About this method: Sous vide is a method for cooking food in a sealed plastic bag using precisely controlled water temperatures, so nothing can overcook. I used a Joule sous vide, which sticks to the bottom of your pot with a magnet (or clips on the side) and lets you control the water temperature via an app on your phone, and I used the app’s recipe for pommes purée. For me, the exciting prospect was cooking the potatoes (sliced instead of cubed) directly in a butter-milk mixture instead of water, which I imagined would make the potatoes taste infinitely richer.
Devotees of sous vide always point to its precision in cooking meat to exact temperatures, so I was surprised that the potatoes needed an additional five minutes to get fork-tender. I mashed the contents of the bag and there was a noticeable concentration of flavor, but also (maybe unsurprisingly) a lack of moisture. Going up on the quantity of butter and milk may help this, and it’s a nice cleanup trick to mash everything in the bag it cooks in, but the method’s real limitation is the quantity you can make at one time.
Method: No Boil
Time: 85+ minutes
About this method: If you don’t have any burners to spare, roasting the potatoes you want to mash is totally acceptable — and, maybe best of all, this technique (I used Bon Appetit’s method) spares you the tedious peeling. Just plop whole potatoes (pricked with a fork to release pressure) on a baking sheet and roast at 425° F until tender, about an hour. After cooling, squeeze the potato flesh out of the jackets and mash. The baking reduces the water content and doesn’t activate the starch quite so much compared with boiling.
These spuds definitely had more intense potato flavor from baking, but squeezing them out of the jackets was messy and inefficient — it left a lot of flesh behind. Because of that and the time involved, this wouldn’t be my go-to technique, but it’s a solid backup if you’ve already got the oven on.
Method: Instant Pot
Time: 18 minutes (4 to pressurize, 8 to cook, 1 to vent, 5 to mash)
About: Pressure cooking is like steaming on steroids. It works best for any food you’d normally cook in a “wet” method like boiling or poaching — and that includes potatoes. I chose a highly rated recipe from the specialty site Pressure Cook Recipes, as I knew it would be well-tested. According to the recipe, you just pour one cup of water in the pot, set the steamer rack in it, and pile the quartered potatoes on top. The increased pressure forces that moisture into the food, resulting in super-supple spuds.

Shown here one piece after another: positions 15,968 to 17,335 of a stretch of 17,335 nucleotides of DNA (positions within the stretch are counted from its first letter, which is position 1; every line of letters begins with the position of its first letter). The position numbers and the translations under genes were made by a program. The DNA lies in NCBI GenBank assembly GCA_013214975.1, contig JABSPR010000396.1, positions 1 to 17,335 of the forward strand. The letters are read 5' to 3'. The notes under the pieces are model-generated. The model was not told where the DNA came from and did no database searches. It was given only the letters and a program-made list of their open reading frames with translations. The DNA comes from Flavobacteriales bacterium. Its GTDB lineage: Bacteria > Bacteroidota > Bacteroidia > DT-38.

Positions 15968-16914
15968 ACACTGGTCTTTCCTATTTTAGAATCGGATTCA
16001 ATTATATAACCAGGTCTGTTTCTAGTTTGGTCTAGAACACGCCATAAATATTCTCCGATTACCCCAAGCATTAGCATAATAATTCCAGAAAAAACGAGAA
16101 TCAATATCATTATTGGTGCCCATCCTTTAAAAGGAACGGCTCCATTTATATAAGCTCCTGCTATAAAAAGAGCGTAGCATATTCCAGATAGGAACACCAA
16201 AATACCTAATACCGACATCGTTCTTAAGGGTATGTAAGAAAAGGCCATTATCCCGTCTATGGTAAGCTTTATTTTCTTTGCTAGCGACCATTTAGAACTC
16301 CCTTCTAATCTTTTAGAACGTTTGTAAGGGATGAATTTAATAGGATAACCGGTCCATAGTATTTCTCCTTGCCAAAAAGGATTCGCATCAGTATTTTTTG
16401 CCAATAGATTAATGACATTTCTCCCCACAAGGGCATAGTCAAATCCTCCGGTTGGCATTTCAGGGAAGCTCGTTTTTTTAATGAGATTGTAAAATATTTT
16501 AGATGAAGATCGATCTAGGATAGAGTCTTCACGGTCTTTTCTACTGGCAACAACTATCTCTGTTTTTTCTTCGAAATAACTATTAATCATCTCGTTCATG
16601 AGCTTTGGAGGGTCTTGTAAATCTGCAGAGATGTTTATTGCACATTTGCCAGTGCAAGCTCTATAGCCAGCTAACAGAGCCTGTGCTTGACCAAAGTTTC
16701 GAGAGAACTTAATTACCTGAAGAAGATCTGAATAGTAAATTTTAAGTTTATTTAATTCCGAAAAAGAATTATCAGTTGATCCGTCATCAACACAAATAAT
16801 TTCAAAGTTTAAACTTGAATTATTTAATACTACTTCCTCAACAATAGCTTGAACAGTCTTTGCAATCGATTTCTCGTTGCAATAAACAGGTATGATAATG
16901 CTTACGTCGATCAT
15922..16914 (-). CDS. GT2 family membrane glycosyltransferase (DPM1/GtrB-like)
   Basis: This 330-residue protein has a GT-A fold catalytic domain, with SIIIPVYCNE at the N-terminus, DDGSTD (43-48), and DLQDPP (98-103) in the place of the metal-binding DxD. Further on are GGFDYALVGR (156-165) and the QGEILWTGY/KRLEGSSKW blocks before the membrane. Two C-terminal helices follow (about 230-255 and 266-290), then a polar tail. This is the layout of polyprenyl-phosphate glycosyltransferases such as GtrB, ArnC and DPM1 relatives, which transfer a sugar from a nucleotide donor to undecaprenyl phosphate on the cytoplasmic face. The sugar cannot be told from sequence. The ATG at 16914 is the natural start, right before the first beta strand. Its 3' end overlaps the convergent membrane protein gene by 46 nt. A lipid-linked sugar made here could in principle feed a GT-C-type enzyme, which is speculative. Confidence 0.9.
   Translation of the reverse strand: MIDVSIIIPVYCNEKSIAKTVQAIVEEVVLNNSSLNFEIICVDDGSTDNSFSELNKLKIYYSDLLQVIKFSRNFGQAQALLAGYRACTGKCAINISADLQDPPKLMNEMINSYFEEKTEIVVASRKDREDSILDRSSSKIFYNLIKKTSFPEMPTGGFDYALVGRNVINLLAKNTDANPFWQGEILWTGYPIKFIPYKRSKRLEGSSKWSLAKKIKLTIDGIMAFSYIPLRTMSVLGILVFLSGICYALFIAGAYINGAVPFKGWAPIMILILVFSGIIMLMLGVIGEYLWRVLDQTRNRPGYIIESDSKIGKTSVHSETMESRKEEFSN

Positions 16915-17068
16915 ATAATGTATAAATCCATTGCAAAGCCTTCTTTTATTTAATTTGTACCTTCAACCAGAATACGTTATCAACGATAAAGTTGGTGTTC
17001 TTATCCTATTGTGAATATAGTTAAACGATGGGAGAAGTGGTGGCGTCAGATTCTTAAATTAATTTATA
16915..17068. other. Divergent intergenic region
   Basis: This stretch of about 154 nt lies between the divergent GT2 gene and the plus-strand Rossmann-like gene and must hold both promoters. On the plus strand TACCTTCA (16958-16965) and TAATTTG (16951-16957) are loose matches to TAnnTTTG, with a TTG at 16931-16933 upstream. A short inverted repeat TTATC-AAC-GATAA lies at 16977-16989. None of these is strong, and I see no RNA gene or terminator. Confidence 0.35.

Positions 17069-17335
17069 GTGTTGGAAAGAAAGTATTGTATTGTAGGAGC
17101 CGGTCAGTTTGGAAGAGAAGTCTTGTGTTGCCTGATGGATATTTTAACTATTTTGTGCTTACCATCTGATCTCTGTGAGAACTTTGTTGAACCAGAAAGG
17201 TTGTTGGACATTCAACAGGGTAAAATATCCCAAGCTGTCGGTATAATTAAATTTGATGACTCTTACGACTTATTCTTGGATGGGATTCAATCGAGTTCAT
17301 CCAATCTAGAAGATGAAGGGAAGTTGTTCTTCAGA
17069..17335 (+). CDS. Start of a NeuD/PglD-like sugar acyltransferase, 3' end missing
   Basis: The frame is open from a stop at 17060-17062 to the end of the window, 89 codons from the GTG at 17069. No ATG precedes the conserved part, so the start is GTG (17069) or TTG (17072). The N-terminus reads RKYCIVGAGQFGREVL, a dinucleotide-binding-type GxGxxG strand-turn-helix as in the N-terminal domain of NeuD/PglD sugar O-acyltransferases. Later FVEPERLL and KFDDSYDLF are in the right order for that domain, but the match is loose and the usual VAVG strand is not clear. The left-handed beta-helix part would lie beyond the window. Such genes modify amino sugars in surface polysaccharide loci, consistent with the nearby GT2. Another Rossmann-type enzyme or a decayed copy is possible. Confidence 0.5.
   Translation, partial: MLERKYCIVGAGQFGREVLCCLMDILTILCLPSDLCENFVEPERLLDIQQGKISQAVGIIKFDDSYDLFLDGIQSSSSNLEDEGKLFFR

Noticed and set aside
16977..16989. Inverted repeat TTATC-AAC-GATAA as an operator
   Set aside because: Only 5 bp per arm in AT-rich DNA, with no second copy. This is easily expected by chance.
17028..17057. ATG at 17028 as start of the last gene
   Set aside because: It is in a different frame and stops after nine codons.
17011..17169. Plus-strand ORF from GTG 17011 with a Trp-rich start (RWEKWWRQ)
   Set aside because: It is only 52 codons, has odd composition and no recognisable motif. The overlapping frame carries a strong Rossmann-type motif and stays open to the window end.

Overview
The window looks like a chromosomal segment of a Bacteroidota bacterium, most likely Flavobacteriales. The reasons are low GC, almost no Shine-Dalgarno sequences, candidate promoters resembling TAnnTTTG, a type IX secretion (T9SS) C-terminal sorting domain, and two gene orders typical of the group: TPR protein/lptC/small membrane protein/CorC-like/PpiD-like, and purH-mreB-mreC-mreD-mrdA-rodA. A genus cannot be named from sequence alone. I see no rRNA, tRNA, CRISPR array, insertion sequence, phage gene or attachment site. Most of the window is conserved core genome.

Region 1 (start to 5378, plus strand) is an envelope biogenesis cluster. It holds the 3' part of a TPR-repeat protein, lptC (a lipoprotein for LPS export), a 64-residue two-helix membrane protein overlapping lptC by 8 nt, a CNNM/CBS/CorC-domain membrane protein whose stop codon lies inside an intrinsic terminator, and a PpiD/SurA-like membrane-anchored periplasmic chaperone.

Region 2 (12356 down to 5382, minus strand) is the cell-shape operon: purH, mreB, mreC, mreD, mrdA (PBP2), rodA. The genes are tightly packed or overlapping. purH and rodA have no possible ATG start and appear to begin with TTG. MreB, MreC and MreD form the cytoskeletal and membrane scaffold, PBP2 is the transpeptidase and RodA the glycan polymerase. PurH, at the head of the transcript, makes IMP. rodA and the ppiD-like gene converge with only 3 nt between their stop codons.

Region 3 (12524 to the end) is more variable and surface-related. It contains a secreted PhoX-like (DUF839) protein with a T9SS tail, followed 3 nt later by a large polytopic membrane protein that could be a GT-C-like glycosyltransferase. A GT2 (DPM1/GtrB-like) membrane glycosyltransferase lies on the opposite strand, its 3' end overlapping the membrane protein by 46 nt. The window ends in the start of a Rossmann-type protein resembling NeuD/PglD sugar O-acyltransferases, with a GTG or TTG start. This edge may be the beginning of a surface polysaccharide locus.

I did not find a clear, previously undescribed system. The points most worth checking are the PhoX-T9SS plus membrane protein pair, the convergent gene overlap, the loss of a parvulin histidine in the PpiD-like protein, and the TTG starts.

Not only was this the fastest way to prep potatoes for mashing, but it also yielded the softest, smoothest results. I was transferring the cooked potatoes to another bowl for mashing (which is totally optional — you can do this step right in the cooking pot), and one dropped to the floor. It literally mashed itself, it was so tender. If you like a few lumps, this method lends itself well to manual mashing, but an electric mixer would give you an almost purée-like texture. I’d like to try a version using the sauté function after the initial cook but before mashing to get that extra layer of flavor, which was the only thing missing.
Method: Boiled, Hand-Mashed
Time: 38 minutes
About: Tossing cut-up potatoes into a pot of boiling water and cooking them until they’re soft enough to mash is probably the most basic method, and the one I imagine is most familiar to home cooks. The recipe I used, from Serious Eats, did have two deviations from tradition. The first was to cut the potatoes into 3-inch pieces, a feat I simply gave up on as many of my potatoes were too small and I felt boiling them whole would skew my results. The second, which I embraced, and credit with the success of this method, was returning the drained spuds to the pot for another minute or two to cook off excess moisture.
Cooking the softened potatoes generated an aroma like french fries and removed excess moisture (some even got a little brown), so the result was a dry mash with a mildly toasty flavor. In my opinion, this was the perfect complement to butter and whole milk. Hand mashing left a few small lumps, but I like mine to have some texture and body and not be the consistency of sweet potato pie. If you’re a fan of ultra-creamy potatoes, though, I recommend the Instant Pot method.